Where is the media when black and brown students get shot?

Maryam Asenuga is a rising junior at Duke University.
Maryam Asenuga is a rising junior at Duke University.

No matter how you look at it, it’s a race issue.

In the wake of the horrific shooting at Marjory Stoneman Douglas High School, U.S. high-school students have mobilized in support of stronger gun-control legislation. Despite protesting for an honorable cause, these students have been met with threats of suspension and other disciplinary action So, universities issued statements of support saying they would not penalize students involved in these peaceful protests.

These #NeverAgain protests have also sparked positive political debates and nationwide media attention. Celebrities Oprah Winfrey and George Clooney have donated a total of $1 million to the “March For Our Lives.”

Yes, these recent responses are more than necessary as these students fight for a crucial cause. But this issue of gun violence in schools is not a new thing.

Predominantly black and brown communities and schools have suffered from and protested against gun violence for years. Yet it is only now when gun violence targets a white and affluent area that people start to listen, states pass gun-control bills, and Americans start saying, ‘Oh, this really is a problem.’ And that’s bull.

Don’t get me wrong. I fully stand with these Parkland protesters and all U.S. students involved in these peaceful protests. We need to support these students who are forcing acknowledgment of America’s gun problem. But we can’t ignore the deeply ingrained power of race, class, and socioeconomic status in predicting the visibility of these movements. We can’t disregard the fact that people only begin to care when white bodies are targeted.

When gun violence targets predominantly minority schools and communities, which happens daily, media attention is usually minimal or nonexistent.

One study examined 42 school shootings from 1995-2014. Of these 42, 24 school shootings — a majority of which occurred in urban areas — never received national news coverage. Twenty-two of the 24 that did not receive national coverage were either known to involve African-American or Hispanic/Latino youths, or occurred in schools whose students were overwhelmingly members of those communities.

I’m sure the majority of people can't name one school shooting that occurred in a predominantly minority community. If I were to mention the school shootings in Liberty Technology Magnet High School (2013) or Delaware Valley Charter High School (2014), would you know that these harrowing school shootings happened and that they affected predominantly black students? Probably not.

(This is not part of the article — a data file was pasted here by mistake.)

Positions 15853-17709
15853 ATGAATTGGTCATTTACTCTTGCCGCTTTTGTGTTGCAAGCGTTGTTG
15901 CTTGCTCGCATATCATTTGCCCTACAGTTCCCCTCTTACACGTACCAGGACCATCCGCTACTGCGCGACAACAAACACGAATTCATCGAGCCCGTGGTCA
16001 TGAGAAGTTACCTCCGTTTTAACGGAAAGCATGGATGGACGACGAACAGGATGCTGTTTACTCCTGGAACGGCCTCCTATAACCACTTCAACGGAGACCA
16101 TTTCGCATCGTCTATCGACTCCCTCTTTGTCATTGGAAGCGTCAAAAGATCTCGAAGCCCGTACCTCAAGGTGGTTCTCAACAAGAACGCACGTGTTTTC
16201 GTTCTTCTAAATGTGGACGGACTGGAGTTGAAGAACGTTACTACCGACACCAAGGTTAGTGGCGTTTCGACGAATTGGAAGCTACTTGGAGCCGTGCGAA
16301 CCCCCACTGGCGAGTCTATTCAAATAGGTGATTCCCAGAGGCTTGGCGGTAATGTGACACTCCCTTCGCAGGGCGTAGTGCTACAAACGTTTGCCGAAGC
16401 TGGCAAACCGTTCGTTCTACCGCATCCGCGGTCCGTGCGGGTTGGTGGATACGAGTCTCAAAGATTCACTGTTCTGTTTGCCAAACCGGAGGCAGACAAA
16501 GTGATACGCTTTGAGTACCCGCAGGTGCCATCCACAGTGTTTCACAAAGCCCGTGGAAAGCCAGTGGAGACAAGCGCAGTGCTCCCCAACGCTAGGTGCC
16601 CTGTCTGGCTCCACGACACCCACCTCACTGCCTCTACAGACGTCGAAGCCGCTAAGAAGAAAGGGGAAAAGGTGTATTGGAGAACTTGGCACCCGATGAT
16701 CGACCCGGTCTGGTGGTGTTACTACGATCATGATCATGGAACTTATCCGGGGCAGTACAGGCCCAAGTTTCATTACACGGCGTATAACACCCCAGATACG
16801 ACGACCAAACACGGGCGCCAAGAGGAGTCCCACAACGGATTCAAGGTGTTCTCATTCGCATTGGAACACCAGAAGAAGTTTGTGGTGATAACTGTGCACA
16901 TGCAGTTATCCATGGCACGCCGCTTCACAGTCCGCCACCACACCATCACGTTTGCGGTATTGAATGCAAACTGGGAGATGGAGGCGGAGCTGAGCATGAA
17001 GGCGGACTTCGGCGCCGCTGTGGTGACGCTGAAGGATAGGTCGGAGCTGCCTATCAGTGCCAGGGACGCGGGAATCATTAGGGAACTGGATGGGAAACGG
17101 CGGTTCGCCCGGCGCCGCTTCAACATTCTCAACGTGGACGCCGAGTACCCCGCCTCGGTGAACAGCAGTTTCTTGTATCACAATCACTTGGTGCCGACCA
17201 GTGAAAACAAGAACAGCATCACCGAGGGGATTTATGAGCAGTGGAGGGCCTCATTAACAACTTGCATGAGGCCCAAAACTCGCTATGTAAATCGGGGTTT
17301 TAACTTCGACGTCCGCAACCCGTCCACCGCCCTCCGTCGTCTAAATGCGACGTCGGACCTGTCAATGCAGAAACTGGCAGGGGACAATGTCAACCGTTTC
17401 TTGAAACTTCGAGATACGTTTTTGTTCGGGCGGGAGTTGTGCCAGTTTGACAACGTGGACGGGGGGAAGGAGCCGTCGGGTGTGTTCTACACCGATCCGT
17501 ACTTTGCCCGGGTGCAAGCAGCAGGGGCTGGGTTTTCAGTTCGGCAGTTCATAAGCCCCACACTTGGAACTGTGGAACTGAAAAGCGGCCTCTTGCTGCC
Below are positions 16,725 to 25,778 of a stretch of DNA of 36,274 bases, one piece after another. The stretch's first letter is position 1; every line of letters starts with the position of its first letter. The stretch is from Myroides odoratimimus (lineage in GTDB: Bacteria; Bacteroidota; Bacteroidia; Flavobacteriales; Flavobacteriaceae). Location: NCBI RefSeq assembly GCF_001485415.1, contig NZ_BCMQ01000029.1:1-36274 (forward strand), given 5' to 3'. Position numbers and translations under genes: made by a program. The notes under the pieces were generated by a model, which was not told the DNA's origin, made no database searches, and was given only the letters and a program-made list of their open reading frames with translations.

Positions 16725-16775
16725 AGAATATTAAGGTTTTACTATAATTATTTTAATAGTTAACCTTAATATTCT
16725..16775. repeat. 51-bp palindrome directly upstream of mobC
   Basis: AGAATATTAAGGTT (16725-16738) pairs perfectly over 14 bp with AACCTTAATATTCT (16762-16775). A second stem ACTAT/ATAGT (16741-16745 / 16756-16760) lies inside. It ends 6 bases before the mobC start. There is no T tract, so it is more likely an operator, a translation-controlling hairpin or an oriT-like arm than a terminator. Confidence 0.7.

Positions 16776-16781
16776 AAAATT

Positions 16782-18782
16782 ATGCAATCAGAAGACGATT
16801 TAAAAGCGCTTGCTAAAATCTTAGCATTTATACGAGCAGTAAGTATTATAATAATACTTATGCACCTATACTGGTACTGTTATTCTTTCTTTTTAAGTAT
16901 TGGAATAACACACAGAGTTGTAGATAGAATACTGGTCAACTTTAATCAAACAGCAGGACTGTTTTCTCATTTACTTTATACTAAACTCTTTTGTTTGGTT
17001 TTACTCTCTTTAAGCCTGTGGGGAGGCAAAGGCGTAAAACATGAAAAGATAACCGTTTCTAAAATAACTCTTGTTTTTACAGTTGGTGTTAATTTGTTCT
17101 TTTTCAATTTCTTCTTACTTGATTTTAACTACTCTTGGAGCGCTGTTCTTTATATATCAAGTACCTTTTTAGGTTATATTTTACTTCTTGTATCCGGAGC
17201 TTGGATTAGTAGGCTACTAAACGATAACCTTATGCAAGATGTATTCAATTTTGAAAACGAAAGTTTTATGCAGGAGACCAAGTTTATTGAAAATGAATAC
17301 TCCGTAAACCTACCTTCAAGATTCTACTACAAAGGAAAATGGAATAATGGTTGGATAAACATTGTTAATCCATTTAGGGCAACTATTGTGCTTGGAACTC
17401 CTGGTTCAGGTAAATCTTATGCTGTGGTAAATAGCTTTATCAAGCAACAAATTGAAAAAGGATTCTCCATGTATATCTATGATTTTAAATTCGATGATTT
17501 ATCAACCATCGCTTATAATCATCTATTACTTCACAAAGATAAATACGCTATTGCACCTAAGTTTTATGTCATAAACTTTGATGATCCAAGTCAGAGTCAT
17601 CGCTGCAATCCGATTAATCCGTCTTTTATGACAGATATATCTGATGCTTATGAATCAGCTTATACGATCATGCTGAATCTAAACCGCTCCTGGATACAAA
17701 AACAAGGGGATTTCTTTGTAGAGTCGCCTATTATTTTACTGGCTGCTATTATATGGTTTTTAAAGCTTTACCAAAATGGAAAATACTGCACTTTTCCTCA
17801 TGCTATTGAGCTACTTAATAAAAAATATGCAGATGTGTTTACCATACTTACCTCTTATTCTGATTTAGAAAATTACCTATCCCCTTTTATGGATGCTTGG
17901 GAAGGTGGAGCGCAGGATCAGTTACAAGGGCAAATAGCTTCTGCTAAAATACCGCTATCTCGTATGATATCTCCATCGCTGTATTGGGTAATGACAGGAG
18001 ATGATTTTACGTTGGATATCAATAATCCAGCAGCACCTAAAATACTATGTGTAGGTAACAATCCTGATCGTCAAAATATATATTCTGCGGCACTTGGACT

But this is not your fault; it’s all of ours. If I were to ask you to list school shootings, you’d probably name Columbine, Sandy Hook, and Stoneman Douglas. How is it that the only school shootings that we can easily call to mind are those that happened in predominantly white and wealthy neighborhoods? How is it that when the U.S. media actually does cover shootings in predominantly minority schools, it is said to be related to “gang-violence,” while white neighborhoods’ shootings are related to bullying and mental illness?

While communities and schools of color have been penetrated by gun violence for years, the Parkland students have been invited to a town hall with U.S. senators and an NRA spokesperson, have raised more than $5 million in donations, and have been hailed as heroes on the cover of Time Magazine.

I will reiterate, I support the Parkland student-leaders. But I want Americans to say the same for all youth activists, not only ones that happen to be fair-skinned.

And if you think I’m that “angry minority” always mad about something, I’m not the only one sick of how this country hasn’t highlighted minority students’ voices.

Jacklyn Corin, a survivor of the Parkland shooting, said: “We recognize that Parkland received more attention because of its affluence [and whiteness]. But we share this stage forever with those communities who have always stared down the barrel of a gun."

Why is it that no one listens to Black Lives Matter students of color who are yelling at the top of their lungs until their voices grow raw and hoarse, but when white kids do the same thing, people suddenly care?

We as a nation should not act only upon issues that have received the white stamp of approval — issues that affect predominantly white people. We, as minorities, must continue to crusade against these whips of indifference inflicted upon our black, brown, and beige bodies. And those who revel in white privilege must utilize it to speak for and protect those who have had their voices stolen. Your white privilege shouldn’t be seen as a curse word or a taboo subject. Maybe then will the media, America, and the entire world listen and act upon problems that do not only affect white faces. Maybe then.

Maryam Asenuga is a rising junior at Duke University.